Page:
There was a boom here in NY back in the early 90's where everyone wanted to open a pool room. The funniest thing was that they were putting in these huge wall-to-wall pastry display counters, as if pastries were going to attract customers. Most of them went out of business in a couple of years.
I never associated canoles with pool, and I'm Italian. /ccboard/images/graemlins/grin.gif Perhaps that money would have been better served paying the staff a little more and demanding courteousness to customers.
05-28-2005, 09:10 AM
the fellow that owns the Pool Hall, in my small town, is only interested in 2 things. Renting you a spot to bang balls & selling you some beer.
If you went to the bowling alley & you threw the bowling ball in the gutter everytime you tried, very soon you would not even drive by the bowling alley. You will have developed a distaste for bowling. However, if you threw strikes, the owner would probably have to throw you out of the place, so he could close up.
If the Pool Room owners would show some interest in their customer's game, their customer's behavior & the cleanliness of their Pool Room, the Pool Room owner might have a nicer place, more customers & a great stable of League Players.
People like to have fun doing what they do. The better they play, the more fun they have. People like clean homes & clean places of business. A Pool Hall with good tables & comfortable chairs is very important. Customers of quality is very important too.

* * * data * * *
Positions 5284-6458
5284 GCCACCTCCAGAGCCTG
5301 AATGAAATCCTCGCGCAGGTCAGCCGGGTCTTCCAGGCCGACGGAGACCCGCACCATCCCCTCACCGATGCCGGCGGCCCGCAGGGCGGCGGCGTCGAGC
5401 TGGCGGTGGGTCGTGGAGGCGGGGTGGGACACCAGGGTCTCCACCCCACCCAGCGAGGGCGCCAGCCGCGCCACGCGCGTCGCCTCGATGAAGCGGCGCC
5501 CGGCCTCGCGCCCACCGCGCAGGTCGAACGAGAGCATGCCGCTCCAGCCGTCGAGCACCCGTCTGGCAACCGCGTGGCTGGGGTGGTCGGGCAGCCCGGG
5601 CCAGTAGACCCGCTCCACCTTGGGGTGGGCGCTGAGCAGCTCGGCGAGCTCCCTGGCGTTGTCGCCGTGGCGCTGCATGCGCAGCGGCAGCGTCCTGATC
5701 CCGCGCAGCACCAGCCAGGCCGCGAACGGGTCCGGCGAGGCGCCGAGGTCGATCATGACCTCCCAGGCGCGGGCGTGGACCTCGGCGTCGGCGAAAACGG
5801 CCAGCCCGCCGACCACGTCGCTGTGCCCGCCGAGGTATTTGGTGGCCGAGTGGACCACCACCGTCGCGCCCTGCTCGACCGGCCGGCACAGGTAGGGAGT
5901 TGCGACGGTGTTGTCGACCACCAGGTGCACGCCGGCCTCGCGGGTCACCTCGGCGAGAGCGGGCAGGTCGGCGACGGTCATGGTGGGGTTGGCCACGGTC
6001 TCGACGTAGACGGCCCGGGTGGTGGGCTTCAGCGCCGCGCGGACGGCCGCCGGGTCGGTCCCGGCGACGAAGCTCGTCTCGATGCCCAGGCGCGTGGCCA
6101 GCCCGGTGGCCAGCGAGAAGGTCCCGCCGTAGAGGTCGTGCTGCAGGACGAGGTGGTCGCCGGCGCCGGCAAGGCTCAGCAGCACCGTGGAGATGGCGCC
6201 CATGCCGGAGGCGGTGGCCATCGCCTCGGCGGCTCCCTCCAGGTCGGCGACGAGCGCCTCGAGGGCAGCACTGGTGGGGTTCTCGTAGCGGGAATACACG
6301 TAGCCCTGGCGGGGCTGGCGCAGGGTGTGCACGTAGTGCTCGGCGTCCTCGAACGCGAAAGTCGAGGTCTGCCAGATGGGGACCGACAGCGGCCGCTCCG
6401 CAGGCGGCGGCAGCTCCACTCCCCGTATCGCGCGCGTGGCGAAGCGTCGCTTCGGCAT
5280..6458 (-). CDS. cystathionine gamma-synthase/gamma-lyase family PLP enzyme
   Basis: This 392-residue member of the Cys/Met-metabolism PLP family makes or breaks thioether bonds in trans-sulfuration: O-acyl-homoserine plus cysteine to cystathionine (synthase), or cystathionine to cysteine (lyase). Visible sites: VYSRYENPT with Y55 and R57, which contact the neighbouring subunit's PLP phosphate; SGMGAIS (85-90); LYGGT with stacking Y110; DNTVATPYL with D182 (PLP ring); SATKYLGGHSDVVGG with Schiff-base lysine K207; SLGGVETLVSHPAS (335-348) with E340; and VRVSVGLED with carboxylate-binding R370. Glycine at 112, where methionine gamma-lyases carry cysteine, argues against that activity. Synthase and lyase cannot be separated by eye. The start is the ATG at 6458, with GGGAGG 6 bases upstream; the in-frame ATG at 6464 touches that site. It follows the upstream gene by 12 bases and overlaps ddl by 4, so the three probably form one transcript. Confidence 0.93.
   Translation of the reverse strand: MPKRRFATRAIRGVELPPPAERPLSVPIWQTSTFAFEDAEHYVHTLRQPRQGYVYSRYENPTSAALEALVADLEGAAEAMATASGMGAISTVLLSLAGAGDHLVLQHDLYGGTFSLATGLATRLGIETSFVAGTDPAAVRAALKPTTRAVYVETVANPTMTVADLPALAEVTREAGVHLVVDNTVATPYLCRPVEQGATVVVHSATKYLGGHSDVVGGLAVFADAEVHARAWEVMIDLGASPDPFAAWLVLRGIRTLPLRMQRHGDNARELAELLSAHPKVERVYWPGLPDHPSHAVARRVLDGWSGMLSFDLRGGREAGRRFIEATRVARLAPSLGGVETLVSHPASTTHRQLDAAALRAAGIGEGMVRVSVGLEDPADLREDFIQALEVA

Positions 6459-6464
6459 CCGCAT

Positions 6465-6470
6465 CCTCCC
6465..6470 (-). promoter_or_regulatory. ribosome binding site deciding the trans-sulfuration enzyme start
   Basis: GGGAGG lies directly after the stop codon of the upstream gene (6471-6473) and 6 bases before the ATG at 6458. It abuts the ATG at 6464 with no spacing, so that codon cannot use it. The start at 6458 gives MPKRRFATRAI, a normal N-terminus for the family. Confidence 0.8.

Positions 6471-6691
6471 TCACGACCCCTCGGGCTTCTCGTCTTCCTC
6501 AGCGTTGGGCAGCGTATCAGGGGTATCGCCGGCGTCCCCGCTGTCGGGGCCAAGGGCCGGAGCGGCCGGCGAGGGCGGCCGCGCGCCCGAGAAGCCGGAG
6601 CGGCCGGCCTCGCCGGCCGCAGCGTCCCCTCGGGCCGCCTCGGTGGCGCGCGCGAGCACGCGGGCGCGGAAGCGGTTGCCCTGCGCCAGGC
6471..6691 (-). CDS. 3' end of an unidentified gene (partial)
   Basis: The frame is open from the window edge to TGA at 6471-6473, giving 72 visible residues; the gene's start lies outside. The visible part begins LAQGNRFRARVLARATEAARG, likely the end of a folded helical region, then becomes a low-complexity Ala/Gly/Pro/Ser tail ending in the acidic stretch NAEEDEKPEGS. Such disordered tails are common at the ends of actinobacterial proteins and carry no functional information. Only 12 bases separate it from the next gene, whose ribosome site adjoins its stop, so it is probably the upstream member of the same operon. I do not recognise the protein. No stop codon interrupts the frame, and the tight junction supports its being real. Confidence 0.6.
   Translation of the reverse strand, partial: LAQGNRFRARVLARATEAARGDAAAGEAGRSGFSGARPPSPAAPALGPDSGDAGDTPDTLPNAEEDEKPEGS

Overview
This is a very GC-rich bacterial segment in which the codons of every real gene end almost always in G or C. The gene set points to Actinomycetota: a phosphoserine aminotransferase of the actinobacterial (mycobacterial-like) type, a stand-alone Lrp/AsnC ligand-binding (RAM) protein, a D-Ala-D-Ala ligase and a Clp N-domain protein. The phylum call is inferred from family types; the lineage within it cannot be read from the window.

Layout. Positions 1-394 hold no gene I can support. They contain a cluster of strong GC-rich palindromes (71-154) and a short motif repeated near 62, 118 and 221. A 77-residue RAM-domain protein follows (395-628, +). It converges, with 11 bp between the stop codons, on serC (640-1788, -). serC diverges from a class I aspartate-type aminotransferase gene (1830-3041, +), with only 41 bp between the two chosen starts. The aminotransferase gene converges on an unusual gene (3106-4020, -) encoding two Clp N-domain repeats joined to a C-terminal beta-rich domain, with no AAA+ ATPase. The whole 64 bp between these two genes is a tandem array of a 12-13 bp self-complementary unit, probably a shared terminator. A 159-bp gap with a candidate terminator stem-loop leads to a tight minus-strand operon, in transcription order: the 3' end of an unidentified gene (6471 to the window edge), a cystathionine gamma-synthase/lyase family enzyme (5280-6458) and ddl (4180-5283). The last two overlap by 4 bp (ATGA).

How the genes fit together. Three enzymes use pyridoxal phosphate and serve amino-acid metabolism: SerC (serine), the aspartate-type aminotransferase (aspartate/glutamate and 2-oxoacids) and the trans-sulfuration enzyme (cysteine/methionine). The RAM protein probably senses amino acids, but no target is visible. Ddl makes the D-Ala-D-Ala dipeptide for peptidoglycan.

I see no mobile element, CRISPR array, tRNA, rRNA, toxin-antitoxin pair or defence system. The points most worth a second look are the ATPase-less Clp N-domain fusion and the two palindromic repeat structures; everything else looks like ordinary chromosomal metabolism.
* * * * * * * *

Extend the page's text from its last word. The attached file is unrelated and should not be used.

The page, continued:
My Pool Hall has become a teenager hangout. The bathrooms are a mess, the floors are dirty, the tables are dirty & the kids stack themselves 3 deep against the wall. They just hangout, they don't buy anything, except drugs in the alley. They talk filthy, they act stupid & they have no manners or regard for any body else.
There are only 6 players that come to my Pool Hall anymore, very soon there will only be 5, I am moving to another town. When the cops shut the place down, because of alcohol or drug charges, the kids will scatter like a covey of quail & the Pool Hall will be no more.
05-28-2005, 09:51 AM
<blockquote><font class="small">Quote ceebee:</font><hr> ...If the Pool Room owners would show some interest in their customer's game, .... <hr /></blockquote>
When I first started playing, I found out one of the owners offered free lessons on Tuesday night. I showed up but the owner didn't, offering some lame excuse, so I never bothered to ask again.